The conviction is an important success for the Serious Fraud Office (SFO), which fought the case, coming after years of high-profile failures like the Maxwell case.
It is also likely to have repercussions for Coopers & Lybrand, the reporting accountants on Resort's rights issue in 1992. The trial judge, Mr Justice Zucker, said during his summing up at Middlesex Guildhall Crown Court that there was evidence of negligence by Coopers.
Feld, 45, was convicted of three offences of making false statements in financial documents and nine offences of using forged documents. Four other fraud offences were ordered to remain on file. He was also disqualified from acting as a company director for 10 years.
The verdict brings to an end Feld's luxury life style, which included two properties in East Sussex, one in Knightsbridge, and a fourth in the south of France. He also had a yacht moored at Beaulieu-sur-Mer, France during his rapid rise to prominence in the 1980s.
The case was investigated by the SFO with the assistance of a team from the Sussex Police Fraud Squad. The probe centred on the false picture that Feld presented of Resort's financial position in 1992 when he launched the pounds 20m rights issue.
Feld had quickly built the hotel chain up to over 50 properties, largely through rights issues, which cumulatively attracted over pounds 50m from shareholders. He used forged documents to mislead Coopers and merchant bankers Barclays de Zoete Wedd as to the company's expected profits and its level of debt.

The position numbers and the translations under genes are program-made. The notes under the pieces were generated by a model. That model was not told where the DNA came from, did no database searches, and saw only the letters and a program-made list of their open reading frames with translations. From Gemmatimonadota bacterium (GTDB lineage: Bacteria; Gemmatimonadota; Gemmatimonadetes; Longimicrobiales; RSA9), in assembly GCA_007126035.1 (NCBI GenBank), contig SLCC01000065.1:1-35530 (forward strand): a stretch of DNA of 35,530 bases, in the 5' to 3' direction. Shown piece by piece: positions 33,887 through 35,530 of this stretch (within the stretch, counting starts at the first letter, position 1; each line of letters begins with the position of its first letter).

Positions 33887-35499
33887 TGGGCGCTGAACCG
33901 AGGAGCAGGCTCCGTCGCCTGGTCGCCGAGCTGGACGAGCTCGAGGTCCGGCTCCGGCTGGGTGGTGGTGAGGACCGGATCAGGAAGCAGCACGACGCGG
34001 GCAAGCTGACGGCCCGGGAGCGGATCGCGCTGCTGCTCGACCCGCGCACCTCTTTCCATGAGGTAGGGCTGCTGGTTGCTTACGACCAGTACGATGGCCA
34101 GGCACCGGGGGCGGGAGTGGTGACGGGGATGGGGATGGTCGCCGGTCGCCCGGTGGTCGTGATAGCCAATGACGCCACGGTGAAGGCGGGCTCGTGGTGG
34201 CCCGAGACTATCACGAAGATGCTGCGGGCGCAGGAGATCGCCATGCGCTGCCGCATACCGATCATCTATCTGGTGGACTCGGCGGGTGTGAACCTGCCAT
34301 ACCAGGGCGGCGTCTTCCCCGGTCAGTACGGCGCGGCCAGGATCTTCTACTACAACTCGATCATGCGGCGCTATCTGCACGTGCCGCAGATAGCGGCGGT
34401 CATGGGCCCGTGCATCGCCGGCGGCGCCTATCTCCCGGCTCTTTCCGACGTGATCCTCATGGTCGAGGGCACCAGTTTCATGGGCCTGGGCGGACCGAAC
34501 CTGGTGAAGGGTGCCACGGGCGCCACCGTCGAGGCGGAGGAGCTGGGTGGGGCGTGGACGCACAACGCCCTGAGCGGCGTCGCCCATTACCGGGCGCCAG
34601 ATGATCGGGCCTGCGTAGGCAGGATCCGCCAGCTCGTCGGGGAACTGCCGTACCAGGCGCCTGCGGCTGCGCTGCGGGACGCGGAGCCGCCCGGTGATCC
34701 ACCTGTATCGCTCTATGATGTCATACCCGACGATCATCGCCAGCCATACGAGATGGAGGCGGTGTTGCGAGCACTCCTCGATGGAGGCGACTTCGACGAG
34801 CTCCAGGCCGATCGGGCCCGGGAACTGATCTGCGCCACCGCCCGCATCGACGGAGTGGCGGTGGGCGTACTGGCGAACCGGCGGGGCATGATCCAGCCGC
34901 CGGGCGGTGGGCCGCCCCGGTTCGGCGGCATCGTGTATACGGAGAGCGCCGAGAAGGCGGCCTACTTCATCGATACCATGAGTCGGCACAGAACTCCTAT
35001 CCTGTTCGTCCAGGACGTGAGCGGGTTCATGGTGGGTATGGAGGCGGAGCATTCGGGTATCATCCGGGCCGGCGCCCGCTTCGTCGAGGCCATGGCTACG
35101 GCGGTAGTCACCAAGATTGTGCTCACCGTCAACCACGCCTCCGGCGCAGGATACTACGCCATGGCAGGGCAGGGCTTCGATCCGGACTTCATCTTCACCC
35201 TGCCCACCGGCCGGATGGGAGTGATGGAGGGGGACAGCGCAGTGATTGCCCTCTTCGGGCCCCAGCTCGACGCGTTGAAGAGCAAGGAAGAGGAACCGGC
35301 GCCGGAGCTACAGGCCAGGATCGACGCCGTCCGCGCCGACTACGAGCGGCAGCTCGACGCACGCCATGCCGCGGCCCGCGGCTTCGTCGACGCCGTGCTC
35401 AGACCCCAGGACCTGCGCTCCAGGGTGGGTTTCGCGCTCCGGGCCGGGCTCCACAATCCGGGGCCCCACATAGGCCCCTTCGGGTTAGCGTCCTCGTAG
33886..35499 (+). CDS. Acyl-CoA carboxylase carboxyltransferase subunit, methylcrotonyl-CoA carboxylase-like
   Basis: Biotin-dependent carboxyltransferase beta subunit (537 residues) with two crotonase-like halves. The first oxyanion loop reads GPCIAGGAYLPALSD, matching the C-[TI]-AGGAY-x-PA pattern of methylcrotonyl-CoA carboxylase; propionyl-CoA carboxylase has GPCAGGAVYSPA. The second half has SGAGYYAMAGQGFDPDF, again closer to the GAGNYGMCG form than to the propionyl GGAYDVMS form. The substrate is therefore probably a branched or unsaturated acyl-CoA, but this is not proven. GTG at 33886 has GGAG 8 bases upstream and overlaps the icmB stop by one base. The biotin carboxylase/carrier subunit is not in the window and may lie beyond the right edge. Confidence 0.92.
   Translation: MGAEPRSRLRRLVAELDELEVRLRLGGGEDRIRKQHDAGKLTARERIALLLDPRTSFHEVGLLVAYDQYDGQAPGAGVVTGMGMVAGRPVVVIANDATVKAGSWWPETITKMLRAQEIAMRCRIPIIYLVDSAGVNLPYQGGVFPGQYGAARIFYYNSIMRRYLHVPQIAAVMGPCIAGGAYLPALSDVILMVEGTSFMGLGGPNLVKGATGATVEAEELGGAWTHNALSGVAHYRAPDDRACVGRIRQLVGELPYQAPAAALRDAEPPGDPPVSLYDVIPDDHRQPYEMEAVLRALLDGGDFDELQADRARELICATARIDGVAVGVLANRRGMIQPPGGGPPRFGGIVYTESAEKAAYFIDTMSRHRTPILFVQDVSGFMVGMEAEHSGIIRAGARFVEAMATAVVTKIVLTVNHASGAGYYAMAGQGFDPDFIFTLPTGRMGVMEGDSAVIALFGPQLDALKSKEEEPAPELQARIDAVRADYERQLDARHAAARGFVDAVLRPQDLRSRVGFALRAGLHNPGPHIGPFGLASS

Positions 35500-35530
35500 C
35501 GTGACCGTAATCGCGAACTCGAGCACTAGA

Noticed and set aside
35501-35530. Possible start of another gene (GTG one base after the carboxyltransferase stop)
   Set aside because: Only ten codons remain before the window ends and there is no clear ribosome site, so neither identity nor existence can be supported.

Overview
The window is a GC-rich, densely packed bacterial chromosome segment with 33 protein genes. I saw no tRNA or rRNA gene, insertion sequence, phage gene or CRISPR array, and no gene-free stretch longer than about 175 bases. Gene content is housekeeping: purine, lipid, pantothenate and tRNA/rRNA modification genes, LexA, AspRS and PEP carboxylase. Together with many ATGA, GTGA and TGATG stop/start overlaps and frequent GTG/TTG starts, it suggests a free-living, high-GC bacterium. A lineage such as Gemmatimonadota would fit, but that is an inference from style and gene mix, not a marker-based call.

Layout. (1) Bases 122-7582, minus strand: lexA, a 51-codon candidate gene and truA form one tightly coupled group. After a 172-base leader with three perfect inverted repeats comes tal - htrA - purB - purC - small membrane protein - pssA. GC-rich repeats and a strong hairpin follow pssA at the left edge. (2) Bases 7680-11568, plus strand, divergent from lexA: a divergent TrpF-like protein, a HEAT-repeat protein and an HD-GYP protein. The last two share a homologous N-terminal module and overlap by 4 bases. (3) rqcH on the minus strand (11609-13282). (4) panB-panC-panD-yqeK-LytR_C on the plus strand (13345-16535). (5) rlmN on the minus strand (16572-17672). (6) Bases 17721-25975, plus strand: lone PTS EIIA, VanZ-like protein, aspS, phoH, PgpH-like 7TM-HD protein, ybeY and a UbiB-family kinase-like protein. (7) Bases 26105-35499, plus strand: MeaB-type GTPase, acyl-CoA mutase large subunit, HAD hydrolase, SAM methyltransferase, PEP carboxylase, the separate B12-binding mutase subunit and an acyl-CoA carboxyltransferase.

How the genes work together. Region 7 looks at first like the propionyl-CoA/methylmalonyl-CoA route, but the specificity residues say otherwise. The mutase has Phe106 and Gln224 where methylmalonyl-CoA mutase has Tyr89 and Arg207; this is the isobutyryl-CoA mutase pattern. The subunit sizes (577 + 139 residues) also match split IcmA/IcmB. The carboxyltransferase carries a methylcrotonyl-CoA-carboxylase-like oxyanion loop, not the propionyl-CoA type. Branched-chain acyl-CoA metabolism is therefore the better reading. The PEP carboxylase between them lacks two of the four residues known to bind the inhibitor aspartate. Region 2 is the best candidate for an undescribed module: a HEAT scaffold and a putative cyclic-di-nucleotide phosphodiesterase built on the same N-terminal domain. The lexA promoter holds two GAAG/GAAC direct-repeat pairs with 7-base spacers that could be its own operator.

The issue was a success but one year later Resort's shares were suspended. Receivers from Ernst & Young were sent in on 1 June 1994, when the company's debts stood at pounds 140m.
Feld was arrested and in December 1994 he was charged with 16 fraud offences. His trial started last November.
Mr Anthony Evans QC, for the prosecution, described Feld as a "hungry" borrower. He told the jury: "Robert Feld was the driving force behind the business.... He was Resort Hotels." Documents were forged by Feld or on his instructions, and shareholders were induced to part with pounds 20.6m.
Feld's story started in Brighton, where his parents were hoteliers. He started working for them in 1972 after dropping out of university and became a partner in the family business four years later.
In 1983 he formed Norfolk Resort Hotel, and bought the family partnership and Preston Continental Hotel (Brighton), a company formed by Feld and his sister in 1980. He raised money from the Business Expansion Scheme (BES).
Feld gained greater access to finance by gaining admission to the Unlisted Securities Market, the precursor to AIM, in 1988, and a full listing later in the 1980s. By that time Feld had changed the company's name to Resort Hotels, and was concentrating on three-star hotels and the business and conference trade.Reuse content